On the same afternoon all the Corfiots go to the church for the so-called 'Service of Love', were the priest embraces and kisses the entire congregation and the congregation returns the reverence by holding and kissing the Gospel and the hand of the priest.
  In the past, Easter carols were sung from door to door, but nowadays the custom has been extinct. With solemnity take place at 6.00 p.m. in Garitsa the litany of the icon of the Resurrection of Christ and at the same time in Potamos the litany of the icon of the Resurrection takes place, together with the icon of Virgin Mary Dimosiana.
  On Easter Monday, in nearly all Corfiot countryside, litanies of the icon of the Resurrected Christ take place, which pass through the rural areas and the villages and last from one to three hours.
  On Tuesday after Easter at 5.00 p.m. at the church of Saint Spyridon, the Patron Saint of Corfu is set back in his Urn after a three-day pilgrimage.
  The Easter Week of the Corfiot Easter ends with the feast-pilgrimage on Friday after Easter at the Paleokastritsa monastery, which is the first religious feast of the Corfiot summer.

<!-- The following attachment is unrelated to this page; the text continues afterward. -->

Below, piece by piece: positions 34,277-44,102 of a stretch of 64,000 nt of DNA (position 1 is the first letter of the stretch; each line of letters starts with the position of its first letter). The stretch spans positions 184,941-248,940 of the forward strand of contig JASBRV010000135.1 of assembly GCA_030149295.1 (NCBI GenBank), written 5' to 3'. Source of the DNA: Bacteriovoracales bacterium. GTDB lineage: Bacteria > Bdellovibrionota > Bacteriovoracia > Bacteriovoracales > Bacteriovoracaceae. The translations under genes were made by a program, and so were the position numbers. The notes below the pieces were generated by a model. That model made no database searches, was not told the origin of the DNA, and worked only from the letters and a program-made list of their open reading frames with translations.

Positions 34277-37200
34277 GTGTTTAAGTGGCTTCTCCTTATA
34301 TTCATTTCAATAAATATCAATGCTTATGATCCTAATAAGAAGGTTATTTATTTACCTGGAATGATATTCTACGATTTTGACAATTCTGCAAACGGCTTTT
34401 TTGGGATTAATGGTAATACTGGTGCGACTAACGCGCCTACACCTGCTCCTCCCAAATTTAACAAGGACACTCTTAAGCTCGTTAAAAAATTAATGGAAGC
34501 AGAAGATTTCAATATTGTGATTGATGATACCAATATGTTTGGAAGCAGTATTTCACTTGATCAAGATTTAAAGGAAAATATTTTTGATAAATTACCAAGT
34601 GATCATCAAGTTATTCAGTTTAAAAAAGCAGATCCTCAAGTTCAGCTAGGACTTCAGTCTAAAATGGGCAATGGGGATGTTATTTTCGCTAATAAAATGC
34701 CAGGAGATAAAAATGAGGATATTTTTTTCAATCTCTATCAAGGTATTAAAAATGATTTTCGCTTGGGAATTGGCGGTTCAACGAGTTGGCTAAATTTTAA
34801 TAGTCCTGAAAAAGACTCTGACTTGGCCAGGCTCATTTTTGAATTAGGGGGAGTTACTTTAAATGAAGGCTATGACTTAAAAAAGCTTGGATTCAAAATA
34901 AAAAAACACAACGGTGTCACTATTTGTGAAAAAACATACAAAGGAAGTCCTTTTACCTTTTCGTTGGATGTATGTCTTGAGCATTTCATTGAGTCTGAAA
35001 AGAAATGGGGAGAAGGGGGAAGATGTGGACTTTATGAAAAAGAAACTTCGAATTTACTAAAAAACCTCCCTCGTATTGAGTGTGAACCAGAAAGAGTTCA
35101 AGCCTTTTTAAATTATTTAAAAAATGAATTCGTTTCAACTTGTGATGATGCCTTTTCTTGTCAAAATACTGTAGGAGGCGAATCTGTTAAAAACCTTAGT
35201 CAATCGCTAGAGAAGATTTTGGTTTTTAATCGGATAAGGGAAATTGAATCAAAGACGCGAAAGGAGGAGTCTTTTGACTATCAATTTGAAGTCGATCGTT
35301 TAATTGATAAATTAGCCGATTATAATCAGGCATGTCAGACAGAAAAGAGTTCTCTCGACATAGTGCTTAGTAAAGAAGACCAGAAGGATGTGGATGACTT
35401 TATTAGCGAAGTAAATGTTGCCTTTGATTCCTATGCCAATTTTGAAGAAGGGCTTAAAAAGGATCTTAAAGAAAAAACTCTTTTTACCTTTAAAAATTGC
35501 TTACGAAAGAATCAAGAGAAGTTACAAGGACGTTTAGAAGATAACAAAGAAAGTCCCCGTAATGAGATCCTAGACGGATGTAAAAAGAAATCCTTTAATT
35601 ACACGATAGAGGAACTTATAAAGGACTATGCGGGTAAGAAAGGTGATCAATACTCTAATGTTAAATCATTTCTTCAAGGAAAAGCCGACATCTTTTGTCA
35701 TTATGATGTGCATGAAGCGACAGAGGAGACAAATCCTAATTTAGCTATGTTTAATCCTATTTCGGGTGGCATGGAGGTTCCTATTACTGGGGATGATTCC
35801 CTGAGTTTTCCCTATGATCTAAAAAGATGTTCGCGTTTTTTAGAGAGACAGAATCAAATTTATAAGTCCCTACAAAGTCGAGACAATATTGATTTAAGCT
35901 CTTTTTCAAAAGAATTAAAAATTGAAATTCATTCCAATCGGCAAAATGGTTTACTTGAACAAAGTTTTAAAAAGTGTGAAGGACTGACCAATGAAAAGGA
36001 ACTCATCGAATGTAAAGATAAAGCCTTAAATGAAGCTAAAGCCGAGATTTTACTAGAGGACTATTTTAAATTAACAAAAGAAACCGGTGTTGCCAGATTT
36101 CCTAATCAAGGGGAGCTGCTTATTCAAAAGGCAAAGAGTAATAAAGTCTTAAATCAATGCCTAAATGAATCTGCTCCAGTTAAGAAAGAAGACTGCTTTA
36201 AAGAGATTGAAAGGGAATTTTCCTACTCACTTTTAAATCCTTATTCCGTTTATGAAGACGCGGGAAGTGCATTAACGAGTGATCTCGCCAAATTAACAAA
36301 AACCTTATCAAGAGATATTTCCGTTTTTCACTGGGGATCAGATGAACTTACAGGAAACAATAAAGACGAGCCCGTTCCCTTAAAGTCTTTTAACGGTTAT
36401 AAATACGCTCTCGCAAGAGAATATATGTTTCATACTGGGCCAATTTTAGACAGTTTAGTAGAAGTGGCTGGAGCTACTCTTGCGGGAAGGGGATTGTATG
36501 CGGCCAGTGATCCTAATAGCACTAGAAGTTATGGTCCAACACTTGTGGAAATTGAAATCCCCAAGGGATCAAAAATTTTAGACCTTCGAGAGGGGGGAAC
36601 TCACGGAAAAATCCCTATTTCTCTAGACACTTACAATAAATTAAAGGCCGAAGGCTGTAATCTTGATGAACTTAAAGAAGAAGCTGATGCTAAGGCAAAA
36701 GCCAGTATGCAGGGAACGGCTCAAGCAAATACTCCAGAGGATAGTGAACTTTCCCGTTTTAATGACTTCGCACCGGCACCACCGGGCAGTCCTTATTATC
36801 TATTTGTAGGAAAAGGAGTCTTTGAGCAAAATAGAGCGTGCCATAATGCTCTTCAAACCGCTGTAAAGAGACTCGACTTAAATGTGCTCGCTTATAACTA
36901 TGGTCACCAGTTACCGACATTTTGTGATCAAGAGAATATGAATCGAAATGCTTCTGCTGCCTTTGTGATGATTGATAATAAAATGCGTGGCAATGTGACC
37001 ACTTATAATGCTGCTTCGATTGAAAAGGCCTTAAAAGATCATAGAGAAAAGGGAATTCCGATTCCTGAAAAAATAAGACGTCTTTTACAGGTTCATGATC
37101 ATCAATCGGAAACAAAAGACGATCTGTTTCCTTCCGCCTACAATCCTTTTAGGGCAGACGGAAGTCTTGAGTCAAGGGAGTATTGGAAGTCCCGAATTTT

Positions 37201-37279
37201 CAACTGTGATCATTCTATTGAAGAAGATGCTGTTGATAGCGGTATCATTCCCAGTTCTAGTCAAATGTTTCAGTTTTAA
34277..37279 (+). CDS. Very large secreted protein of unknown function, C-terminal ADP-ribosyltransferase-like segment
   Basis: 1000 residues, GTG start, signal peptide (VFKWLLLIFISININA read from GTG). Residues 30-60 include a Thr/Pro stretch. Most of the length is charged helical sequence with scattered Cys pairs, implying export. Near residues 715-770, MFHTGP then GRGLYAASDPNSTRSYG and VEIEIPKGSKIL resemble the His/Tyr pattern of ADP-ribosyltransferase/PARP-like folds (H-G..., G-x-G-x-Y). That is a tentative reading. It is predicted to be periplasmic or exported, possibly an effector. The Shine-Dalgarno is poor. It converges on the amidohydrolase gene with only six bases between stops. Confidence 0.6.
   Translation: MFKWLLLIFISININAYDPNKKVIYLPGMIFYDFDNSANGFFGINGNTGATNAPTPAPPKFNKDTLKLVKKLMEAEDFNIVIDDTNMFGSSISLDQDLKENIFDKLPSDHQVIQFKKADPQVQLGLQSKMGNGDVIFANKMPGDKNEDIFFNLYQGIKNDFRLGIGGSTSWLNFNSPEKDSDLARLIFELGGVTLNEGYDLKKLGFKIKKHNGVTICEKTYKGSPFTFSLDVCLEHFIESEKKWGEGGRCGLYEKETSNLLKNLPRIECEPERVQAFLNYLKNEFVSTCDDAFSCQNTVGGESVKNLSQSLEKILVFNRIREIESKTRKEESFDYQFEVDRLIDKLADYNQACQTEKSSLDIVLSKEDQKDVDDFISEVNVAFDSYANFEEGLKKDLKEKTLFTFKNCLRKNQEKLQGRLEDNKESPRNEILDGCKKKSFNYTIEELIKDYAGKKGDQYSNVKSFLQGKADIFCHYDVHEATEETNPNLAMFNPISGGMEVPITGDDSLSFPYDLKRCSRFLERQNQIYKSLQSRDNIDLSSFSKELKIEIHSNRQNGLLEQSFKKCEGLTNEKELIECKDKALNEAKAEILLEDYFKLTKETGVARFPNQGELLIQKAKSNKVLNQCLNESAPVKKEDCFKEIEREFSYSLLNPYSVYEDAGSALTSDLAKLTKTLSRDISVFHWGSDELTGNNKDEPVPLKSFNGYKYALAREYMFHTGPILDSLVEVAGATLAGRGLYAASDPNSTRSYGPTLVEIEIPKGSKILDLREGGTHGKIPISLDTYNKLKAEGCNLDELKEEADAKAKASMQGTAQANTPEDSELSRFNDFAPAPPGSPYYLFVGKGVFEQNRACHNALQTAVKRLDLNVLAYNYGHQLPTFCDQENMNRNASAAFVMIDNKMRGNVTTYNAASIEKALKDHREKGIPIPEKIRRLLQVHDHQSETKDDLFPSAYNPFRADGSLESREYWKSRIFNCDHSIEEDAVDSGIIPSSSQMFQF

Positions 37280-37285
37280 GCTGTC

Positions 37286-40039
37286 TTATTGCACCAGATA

This text is cited May 2003 from the Municipality of Kerkyra URL below, which contains images.

A procession the day after Easter



The Assumption of the Virgin Mary


The Birthday of the Virgin Mary


The 9th day after the Assumption of Virgin Mary


On the Holy Spirit’s day


The birthday of the Virgin Mary


Analepsis (Resurrection) Day


The Assumption of the Virgin Mary

The celebration takes place in the Church of Theotokos (Virgin Mary) Hypsili.

The Virgin Mary Odigitria Feast

22/8 - 23/8

Prophet Elias

This prophet was nicknamed ‘the grumbler’.

Religious pilgrimage sites

Procession of the relics of St. Spyridon

  Four times a year there is a procession headed by the preserved remnants of St. Spyrdon in the streets of town accompanied by the island’s many bands. The procession is held on Palm Sunday, Holy Saturday, August 11th and the first Sunday in November.
(text: L. Briola)
This text (extract) is cited November 2003 from the Greek National Tourism Organization tourist pamphlet (1993).